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Sigma 18-35mm 1.8 DC USM Art Lens review: Sharp, sharp, sharp!

Following on from my initial thoughts of the Sigma 18-35mm 1.8 DC HSM Art lens, have my feelings changed about this lens?  Or has extended use the lens brought us closer together?

I decided to try out this lens during a recent holiday to the Greek island of Santorini.  I do not normally do travel photography and I can honestly say after my time in Santorini I have a greater appreciation of the travel photographers art - how they achieve anything worthwhile whilst working in such blistering heat is beyond me!  Anyway, moving on...

The image quality is fantastic

I normally shoot between f5.6 and f11 and the image quality is excellent within this range.  One thing that was particularly noticeable was the lack of flare on the lens in such harsh sunlight and chromatic aberrations were virtually nil.  All images looked fantastically sharp, even prior to RAW processing in Lightroom – I actually found myself questioning whether I had applied sharpening to the image already and had to double check.

18-35mm reach is fine (for me)

I had no issues shooting with what some would regard as a limited reach.  I prefer to shoot minimal style images so this suits me but I can certainly understand that most travel photographers would find this limiting.  That said, It really is worth considering exactly what type of images you are going to shot before opting for a lens such as this.

It's still too heavy

As a travel lens I think this lens is too heavy - I will stick to my primes from now onThe Sigma weighs in at 1.79lb on its own so add that to a camera, and even a light bag and it can be become a bit bothersome to lug around.  That by being said if you want to take quality images using an Nikon APS-C camera then the extra bit of weight is perhaps worth the bother.

Handheld, 1/250, f5.6, ISO 100 @ 31mm

Handheld, 1/250, f5.6, ISO 100 @ 31mm

Conclusion:  Is the worth buying?

There is no denying that the Sigma 18-35mm F1.8 DC HSM Lens  is a fantastic lens.  The sharpness you can achieve on a Nikon APS-C camera is fantastic.  As I stated earlier I usually shoot between f5.6-f11 but when I did shoot at f2.8 image quality appeared to be maintained.  Really, the only downside for me is the weight, it is really is noticeable, if you used to using prime lens.  That being said if you want sharp images this is the lens you need.

Have you used this lens or have any questions about?  Leave a comment below.

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Urban photography in Edinburgh: Four hours in Leith

Being a 'Leither' it is always great to get back to 'Sunny Leith'.  However, with my time limited to just four hours I'll have to chance my luck with the weather and have planned to focus my energies in the 'Shore' area of the town.

The Victoria Swing Bridge crosses the Water of Leith in the dock area. Completed in 1874 it was originally used to transfer goods from shipos to storgae areas in docks

The Victoria Swing Bridge crosses the Water of Leith in the dock area. Completed in 1874 it was originally used to transfer goods from shipos to storgae areas in docks

Leith has undergone a mass of regeneration over the last twenty or so years with many new buildings having been built along the 'Shore' area and beyond.  As such, Leith is a heady mix of the old and modern meaning it is a must visit for any photographer in and around Edinburgh.  Get down there!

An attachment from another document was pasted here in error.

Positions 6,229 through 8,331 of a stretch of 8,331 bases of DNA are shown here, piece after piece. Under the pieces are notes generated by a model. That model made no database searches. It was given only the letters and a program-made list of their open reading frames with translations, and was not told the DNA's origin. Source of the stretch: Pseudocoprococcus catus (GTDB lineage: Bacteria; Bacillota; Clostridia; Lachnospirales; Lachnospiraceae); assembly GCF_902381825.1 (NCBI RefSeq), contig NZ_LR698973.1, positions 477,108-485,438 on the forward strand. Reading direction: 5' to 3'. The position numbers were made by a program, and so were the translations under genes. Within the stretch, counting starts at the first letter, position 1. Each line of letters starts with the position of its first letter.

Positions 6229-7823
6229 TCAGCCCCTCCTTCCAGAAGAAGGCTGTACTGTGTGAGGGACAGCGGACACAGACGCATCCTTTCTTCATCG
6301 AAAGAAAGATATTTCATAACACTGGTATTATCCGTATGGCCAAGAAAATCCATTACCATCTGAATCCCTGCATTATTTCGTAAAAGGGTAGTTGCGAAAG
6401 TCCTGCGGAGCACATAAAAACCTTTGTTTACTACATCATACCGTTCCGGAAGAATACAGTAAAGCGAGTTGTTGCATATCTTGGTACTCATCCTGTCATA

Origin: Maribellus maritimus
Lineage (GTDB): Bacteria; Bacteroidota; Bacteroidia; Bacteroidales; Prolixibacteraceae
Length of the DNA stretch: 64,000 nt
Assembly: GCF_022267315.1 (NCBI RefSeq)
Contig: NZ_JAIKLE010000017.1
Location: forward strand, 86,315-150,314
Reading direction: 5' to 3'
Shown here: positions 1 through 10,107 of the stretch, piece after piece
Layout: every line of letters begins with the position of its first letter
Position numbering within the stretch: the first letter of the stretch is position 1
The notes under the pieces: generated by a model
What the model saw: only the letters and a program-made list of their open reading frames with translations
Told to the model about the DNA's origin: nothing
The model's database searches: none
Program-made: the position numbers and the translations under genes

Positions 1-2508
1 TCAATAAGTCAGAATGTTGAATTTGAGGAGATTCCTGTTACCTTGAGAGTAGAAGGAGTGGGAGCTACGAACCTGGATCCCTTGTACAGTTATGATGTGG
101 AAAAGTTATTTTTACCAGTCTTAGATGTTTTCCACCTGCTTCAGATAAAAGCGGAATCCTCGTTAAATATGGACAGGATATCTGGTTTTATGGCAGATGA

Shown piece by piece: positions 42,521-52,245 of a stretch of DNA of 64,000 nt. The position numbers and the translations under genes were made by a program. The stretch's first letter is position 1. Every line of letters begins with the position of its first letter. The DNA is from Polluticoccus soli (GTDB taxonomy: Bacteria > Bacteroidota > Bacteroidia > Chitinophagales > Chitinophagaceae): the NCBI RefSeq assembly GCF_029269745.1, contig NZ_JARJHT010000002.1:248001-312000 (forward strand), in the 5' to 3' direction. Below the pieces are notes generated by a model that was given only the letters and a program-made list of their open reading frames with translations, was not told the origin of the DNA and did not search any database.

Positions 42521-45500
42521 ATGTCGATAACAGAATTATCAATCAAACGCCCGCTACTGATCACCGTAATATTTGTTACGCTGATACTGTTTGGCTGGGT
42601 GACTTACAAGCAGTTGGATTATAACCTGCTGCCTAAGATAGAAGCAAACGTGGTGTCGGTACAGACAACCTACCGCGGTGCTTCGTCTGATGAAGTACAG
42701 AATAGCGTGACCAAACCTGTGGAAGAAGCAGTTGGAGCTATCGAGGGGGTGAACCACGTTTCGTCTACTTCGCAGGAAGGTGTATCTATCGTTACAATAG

Originally a port town, Leith built up around the docks.  Parts of the docks are still in use so there is always activity in the area.  What is also great to see is that despite the regeneration, many original original pieces of Leith's architecture are easily found.

Creating abstract street art photographs: the East Side Gallery

Probably the world's best known and most visited street art destination, the East Side Gallery (ESG) is home to over 100 paintings by artists from across the globe and at approximately 1.3km in length the ESG is the longest remaining stretch of the Berlin Wall.

The ESG is always busy and it can be difficult to get the shots you after.  During my visit in December 2016, in a bitterly cold Berlin winter there were still a great number of visitors.  So how do you get some good shots without just hanging around and waiting for people to move on?

Abstract Street Art Berlin East Side Gallery

Going abstract is great way to get some interesting images.  Even with a wide lens it can be difficult to get complete artworks in one shot.  Many of my best shots are close-up shots which focus on a specific part of an artwork or are an abstract shot.

It is also possible to get a good close-up shot with a little thought to your compostition (see below).  With this shot I could have cropped out the posters or other parts of pen made graffiti, butI like what these elements add to the image.

You can make some colourful abstract shots like this one taken at the ESG

You can make some colourful abstract shots like this one taken at the ESG

The paintings at the ESG are an artistic and a historical document which highlight the hopes and fears of those people who found freedom due to the fall of the Berlin Wall.

I first visited Berlin in 2015 and it was interesting to see how some of the artwork had been altered via graffiti in the space of just one year.  Perhaps this is why much of the work is now behind corrugated fences.